Speaking at the NADA convention and expo in Orlando, Florida on Tuesday, T. Boone Pickens said the first step toward achieving energy independence is developing heavy trucks capable of running on natural gas. He also predicted that natural gas could also become a viable fuel source for light trucks and cars.
Pickens, who made his fortune in oil and natural gas, has been a fierce advocate for alternative energy sources since 2008 and has led the crusade for adoption of wind energy and natural gas for vehicular use. Last year, he mounted an aggressive advertising campaign aimed at increasing awareness and launched a Website designed to gain converts to the Pickens Plan. That put your money where your mouth is style is reflected in his choice of personal vehicle: a natural gas powered Honda Civic.
Prior to addressing the NADA convention, Pickens told reporters, I’m not here to sell the guys today on switching over to natural gas. However, he predicted that once the infrastructure needed to supply natural gas for heavy vehicles is in place, adoption by owners of light vehicles would be the next logical step.
He also conceded that the long-term solution for the light vehicle sector may be electric powertrains. In that case, We’ve got to make sure that we don’t get off Saudi oil and end up with a Chinese battery, he told the audience.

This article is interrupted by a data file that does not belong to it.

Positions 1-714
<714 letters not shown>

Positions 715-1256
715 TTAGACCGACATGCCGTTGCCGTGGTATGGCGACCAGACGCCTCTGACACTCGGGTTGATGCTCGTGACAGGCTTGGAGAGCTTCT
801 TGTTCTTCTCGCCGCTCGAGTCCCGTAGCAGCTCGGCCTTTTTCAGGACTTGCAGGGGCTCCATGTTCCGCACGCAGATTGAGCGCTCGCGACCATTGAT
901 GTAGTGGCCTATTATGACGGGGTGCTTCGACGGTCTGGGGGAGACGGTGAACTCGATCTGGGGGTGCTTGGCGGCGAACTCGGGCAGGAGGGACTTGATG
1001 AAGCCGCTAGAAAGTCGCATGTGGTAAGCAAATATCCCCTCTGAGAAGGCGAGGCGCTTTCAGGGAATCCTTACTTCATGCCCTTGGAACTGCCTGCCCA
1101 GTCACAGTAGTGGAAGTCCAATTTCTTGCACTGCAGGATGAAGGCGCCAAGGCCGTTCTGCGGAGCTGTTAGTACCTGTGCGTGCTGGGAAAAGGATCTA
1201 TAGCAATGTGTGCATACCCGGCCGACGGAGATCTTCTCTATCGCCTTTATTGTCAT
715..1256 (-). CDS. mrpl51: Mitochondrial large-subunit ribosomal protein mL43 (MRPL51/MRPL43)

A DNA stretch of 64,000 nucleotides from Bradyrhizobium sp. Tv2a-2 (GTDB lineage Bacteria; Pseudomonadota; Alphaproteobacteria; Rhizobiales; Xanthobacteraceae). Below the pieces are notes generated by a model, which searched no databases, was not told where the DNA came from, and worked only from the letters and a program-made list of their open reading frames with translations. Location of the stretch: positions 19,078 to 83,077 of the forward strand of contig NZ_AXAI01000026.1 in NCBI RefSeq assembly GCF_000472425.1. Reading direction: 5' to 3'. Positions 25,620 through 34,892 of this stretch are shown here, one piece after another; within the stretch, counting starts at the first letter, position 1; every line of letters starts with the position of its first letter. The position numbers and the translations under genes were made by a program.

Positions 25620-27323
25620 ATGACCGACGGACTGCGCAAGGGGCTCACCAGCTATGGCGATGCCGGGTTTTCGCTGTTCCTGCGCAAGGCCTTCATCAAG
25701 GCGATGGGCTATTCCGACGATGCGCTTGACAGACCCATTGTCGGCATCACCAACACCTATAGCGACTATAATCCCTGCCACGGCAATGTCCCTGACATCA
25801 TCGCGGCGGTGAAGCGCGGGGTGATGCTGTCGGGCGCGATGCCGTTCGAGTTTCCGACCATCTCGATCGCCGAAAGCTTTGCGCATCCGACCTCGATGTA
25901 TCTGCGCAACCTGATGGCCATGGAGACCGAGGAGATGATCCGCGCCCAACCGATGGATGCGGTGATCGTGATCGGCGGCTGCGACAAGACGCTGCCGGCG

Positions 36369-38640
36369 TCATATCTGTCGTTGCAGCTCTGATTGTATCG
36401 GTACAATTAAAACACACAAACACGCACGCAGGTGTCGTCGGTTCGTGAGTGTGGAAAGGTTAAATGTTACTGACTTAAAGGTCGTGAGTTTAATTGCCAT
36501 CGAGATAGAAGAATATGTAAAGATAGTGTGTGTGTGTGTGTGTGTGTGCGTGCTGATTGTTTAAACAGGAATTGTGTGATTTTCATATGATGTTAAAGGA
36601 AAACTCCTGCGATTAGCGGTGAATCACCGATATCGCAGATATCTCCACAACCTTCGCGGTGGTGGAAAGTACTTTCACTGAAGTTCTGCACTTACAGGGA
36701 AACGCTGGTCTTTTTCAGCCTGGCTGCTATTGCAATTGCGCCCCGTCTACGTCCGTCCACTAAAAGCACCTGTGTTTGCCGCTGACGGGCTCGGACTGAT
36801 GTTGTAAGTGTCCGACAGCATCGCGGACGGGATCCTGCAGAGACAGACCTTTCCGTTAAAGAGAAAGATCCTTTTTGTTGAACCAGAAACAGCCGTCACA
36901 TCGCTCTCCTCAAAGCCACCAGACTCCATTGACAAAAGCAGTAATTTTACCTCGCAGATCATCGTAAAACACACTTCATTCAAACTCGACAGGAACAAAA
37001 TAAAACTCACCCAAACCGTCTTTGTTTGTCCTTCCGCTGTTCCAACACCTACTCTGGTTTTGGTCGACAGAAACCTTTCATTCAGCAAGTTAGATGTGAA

China has the largest know reserves of lithium in the world and, although it continues to lag behind other markets in development of electric vehicles and infrastructure, it could easily dominate the EV battery industry.
In an interview with Automotive News, Pickens said the dealers assembled at the NADA convention need to hear his plan for achieving energy independence and contended, This is an American issue.
Pickens is a strong supporter of House and Senate legislation that would give tax credits of up to $65,000 to be applied to the purchase of new heavy-duty and select medium-duty trucks that run on natural gas. He predicted, You’ll have [the new legislation] by Memorial Day, adding, I’ve cleared about eight hurdles out of 10.
Inaction by the federal government, automakers and the private sector, he warns, will result in foreign oil producing countries raising oil prices from the current level of about $77 a barrel to between $300 and $400 a barrel by 2020.
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